Those of us who grew up in the Space Shuttle era remember watching tiny, scratchy televisions on various mornings, at home or in school; remember the adrenaline of seeing that odd craft sitting on the launchpad. That visual is the one that sticks because it’s the one we watched the most. A shuttle launch for us was all about the promise, the build-up. It’s coming, it’s coming. Five minutes. One minute. 30 seconds. You have X amount of time before something spectacular happens.

Sally Ride on the flight deck of Challenger. (Photo by NASA.)

Sally Ride lived a life of inspiration, engagement, exhortation. Her first trip into space was an accomplishment that lasted beyond that initial spark of the engines, a rare flight for which the anticipation of the launch was only a precursor to what we would learn and experience and appreciate. She was not only the first American woman to hover above the atmosphere, but she was a brilliant, savvy, compelling woman whom everyone, even a kid like me, understood was exceptional.

Ride’s commitment, first and foremost, was to broadening understanding. After her time with NASA, she formed Sally Ride Science, with the goal of getting students engaged in and excited about science. (Who better to do it? What kid is going to look Dr. Sally Ride in the eye and say, “Nah, not interested”?) Three years ago, that push to inform resulted in a book — co-written with Tam O’Shaughnessy, the woman we now know to be her partner. Titled Mission: Planet Earth, the book is an outline of how and why the climate is changing. The publisher provides an excerpt:

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[From space,] I could see how fragile Earth is. When I looked toward the horizon, I could see a thin, fuzzy blue line outlining the planet. At first, I didn’t know what I was seeing. Then I realized it was Earth’s atmosphere. It looked so thin and so fragile, like a strong gust of interplanetary wind could blow it all away. And I realized that this air is our planet’s spacesuit — it’s all that separates every bird, fish, and person on Earth from the blackness of space. …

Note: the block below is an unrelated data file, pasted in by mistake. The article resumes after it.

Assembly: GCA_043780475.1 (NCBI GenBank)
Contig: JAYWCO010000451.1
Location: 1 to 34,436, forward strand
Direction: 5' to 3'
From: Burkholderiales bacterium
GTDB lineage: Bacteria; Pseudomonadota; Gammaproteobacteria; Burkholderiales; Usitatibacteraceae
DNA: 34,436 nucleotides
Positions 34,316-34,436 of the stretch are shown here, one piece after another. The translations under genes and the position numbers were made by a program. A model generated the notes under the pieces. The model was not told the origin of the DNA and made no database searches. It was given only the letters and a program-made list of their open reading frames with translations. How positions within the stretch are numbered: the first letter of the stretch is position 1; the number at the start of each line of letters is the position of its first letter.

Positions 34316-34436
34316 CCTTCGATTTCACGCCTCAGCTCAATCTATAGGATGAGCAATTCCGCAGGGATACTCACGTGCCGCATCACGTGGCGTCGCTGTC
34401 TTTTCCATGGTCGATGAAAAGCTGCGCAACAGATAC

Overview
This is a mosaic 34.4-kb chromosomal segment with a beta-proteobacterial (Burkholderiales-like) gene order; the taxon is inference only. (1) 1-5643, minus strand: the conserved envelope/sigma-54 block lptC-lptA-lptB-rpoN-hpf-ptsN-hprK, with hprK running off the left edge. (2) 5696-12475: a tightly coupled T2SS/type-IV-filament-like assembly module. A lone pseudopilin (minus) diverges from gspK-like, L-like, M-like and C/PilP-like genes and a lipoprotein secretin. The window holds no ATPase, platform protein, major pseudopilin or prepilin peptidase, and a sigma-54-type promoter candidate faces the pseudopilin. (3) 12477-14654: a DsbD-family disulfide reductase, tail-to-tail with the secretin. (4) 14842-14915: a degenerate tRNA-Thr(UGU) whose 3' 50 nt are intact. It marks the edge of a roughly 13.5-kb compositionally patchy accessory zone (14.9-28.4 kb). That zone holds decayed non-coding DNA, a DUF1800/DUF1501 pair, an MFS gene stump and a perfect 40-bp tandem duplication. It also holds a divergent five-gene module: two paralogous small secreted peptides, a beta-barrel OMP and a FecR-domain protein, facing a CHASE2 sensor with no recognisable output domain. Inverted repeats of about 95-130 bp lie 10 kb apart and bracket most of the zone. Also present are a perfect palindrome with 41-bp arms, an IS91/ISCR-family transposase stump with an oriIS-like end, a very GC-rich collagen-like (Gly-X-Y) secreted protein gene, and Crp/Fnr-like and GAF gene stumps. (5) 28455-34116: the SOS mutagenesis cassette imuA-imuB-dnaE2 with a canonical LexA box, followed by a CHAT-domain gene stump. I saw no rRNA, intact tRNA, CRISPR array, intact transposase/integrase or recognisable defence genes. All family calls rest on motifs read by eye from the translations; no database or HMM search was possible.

To a person standing on the ground, our air seems to go on forever. The sky looks so big, and people haven’t worried about what they put into the air. From space, though, it’s obvious how little air there really is. Nothing vanishes “into thin air.” The gases that we’re sending into the air are piling up in our atmosphere. And that’s changing Earth’s life-support system in ways that could change our planet forever.

In its obituary, the New York Times notes another time when Ride embraced truth and understanding — in the aftermath of the Challenger crash in 1986.

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As a member of the panel appointed by President Ronald Reagan to investigate the accident, Ms. Ride gained a reputation for asking tough questions. The panel learned from testimony and other evidence that there had been signs of trouble on earlier Challenger flights, but that they had been dismissed as not critical. Dr. Ride told a colleague it was difficult not to be angered by the findings.

One witness was Roger Boisjoly, an engineer who had worked for the company that made the shuttle’s rocket boosters and who had been shunned by colleagues for revealing that he had warned his bosses and NASA that the boosters’ seals, called O-rings, could fail in cold weather. The Challenger had taken off on a cold morning.

After his testimony, Dr. Ride, who was known to be reserved and reticent, publicly hugged him. She was the only panelist to offer him support. Mr. Boisjoly, who died in February, said her gesture had helped sustain him during a troubled time.

That this embrace was included in the retelling of an exceptional woman’s life, this one, cosmically brief touch, makes its message impossible to ignore. Telling the truth even in the face of disaster, a willingness to stand up to power and argue for evidence and accuracy — these are the hallmarks of science and discovery.

For those of us watching at home, the imminent launch of the shuttle and then that shaky, squawking roar that came from the little speaker in our TV sets was the culmination of our excitement. For Ride and for other scientists, it was the impatient and too-long start to the real thing: the experiments and experience that informed the rest of humanity about the world in which we live.